After we get settled in at this new place I think I’ll probably go pick a few new mums from a local grower. I can’t imagine a fall garden without them. I’ll let my sons pick out the colors, and I’m sure my toddling daughter will want to help dig up a place for flowers or eat some of the dirt while I’m busy digging the hole. I think when it’s time to move again — you know, to our dream home with nearby creek and water catchment system and six dogs and three goats and a donkey and mule running around in the yard — maybe I’ll just leave the new mums here. I’ll buy some from a Yell County grower for the new place. I kind of like the idea of leaving a trail of fall flowers across the state.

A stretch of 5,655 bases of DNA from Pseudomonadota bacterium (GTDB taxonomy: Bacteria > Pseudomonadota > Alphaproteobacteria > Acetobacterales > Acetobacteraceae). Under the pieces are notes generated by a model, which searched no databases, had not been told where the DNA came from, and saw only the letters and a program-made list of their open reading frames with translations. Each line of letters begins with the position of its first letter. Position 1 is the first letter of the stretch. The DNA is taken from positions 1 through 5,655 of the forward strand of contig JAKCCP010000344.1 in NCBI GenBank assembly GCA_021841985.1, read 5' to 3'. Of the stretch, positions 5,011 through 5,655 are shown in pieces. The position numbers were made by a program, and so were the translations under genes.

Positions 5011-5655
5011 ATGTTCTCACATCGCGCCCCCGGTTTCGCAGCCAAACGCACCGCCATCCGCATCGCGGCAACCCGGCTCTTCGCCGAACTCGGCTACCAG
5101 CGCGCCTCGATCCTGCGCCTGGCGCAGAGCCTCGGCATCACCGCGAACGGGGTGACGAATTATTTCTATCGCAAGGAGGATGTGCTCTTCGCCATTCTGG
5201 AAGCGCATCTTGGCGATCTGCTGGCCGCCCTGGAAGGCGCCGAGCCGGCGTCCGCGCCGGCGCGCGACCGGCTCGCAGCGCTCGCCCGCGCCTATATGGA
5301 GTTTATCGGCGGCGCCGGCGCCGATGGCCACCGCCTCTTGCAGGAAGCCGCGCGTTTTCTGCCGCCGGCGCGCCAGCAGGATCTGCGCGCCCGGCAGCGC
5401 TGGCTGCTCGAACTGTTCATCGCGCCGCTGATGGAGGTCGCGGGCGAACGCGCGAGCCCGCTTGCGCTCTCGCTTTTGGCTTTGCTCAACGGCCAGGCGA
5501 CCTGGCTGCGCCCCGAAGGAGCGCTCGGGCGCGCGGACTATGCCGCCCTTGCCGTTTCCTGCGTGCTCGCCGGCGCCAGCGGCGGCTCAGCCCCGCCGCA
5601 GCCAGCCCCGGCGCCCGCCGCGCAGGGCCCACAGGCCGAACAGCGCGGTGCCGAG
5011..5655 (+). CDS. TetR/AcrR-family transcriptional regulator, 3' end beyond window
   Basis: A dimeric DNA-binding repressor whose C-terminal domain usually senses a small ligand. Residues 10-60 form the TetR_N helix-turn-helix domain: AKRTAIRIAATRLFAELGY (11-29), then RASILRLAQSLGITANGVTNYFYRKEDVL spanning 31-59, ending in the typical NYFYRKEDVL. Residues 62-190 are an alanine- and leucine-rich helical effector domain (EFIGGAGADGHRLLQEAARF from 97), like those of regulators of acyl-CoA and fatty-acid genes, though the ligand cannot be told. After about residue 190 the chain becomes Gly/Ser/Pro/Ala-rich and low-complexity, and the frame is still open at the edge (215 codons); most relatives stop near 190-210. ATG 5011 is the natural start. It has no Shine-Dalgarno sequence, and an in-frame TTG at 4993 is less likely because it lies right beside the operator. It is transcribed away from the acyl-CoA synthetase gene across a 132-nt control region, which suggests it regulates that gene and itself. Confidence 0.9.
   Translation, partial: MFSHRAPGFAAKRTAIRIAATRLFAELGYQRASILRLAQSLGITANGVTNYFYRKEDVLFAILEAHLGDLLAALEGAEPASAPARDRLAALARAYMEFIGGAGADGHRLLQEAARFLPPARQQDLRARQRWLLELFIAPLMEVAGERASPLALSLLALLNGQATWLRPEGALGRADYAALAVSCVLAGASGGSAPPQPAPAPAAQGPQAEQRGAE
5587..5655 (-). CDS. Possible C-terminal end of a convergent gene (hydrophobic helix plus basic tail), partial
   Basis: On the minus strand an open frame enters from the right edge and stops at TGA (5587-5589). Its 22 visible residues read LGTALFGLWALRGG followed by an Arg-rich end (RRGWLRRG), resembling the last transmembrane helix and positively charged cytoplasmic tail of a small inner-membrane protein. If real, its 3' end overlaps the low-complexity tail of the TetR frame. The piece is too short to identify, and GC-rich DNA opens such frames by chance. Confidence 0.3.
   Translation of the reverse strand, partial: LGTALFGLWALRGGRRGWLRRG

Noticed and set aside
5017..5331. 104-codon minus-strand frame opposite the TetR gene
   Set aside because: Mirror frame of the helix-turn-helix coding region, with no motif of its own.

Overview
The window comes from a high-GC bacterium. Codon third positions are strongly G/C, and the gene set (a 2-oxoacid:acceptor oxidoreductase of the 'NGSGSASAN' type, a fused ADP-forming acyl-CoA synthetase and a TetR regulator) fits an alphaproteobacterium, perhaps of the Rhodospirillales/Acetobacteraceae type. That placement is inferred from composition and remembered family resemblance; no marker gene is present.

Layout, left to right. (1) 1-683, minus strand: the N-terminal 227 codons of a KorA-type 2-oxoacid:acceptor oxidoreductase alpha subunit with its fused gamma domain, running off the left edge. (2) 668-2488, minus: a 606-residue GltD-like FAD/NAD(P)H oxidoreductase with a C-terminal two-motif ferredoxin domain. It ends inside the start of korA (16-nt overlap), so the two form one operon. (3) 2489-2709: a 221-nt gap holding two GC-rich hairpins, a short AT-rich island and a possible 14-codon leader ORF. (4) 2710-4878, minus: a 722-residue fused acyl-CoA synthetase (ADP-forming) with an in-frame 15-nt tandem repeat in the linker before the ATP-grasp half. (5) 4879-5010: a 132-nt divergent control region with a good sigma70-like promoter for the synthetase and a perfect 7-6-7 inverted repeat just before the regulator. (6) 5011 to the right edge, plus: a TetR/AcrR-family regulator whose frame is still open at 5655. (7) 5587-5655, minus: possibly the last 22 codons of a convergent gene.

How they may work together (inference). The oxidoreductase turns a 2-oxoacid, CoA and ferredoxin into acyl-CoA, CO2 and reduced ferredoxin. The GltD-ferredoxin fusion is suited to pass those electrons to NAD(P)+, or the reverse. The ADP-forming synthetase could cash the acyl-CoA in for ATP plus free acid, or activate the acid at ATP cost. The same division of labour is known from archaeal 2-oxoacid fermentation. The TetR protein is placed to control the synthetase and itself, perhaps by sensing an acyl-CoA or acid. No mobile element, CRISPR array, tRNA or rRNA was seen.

tiny creatures bookThis column was originally published in ABOUT the River Valley Magazine. 

As a child, I never did very well in science classes. I passed the classes with decent grades but something always felt so out of reach, so disconnected. Now that I’m well into my thirties I find myself craving a more solid foundation in biology, botany, even physics. I’m discovering that my children are the best science teachers around.

At five-years-old, they’re enamored with the way anything and everything works. They’re fascinated with the idea that numbers can have no end and that things appear smaller the further they are away. They’re curious about how water freezes and how it boils. They want to know all about the body parts of a grasshopper and how ants poop. They ask questions about meteors and stars and the sun and the moon. Finding a spider or praying mantis in the garden shuts down all other activities. They make inventions and suggest hypotheses, their curious minds lighting a spark in my own. Together we explore.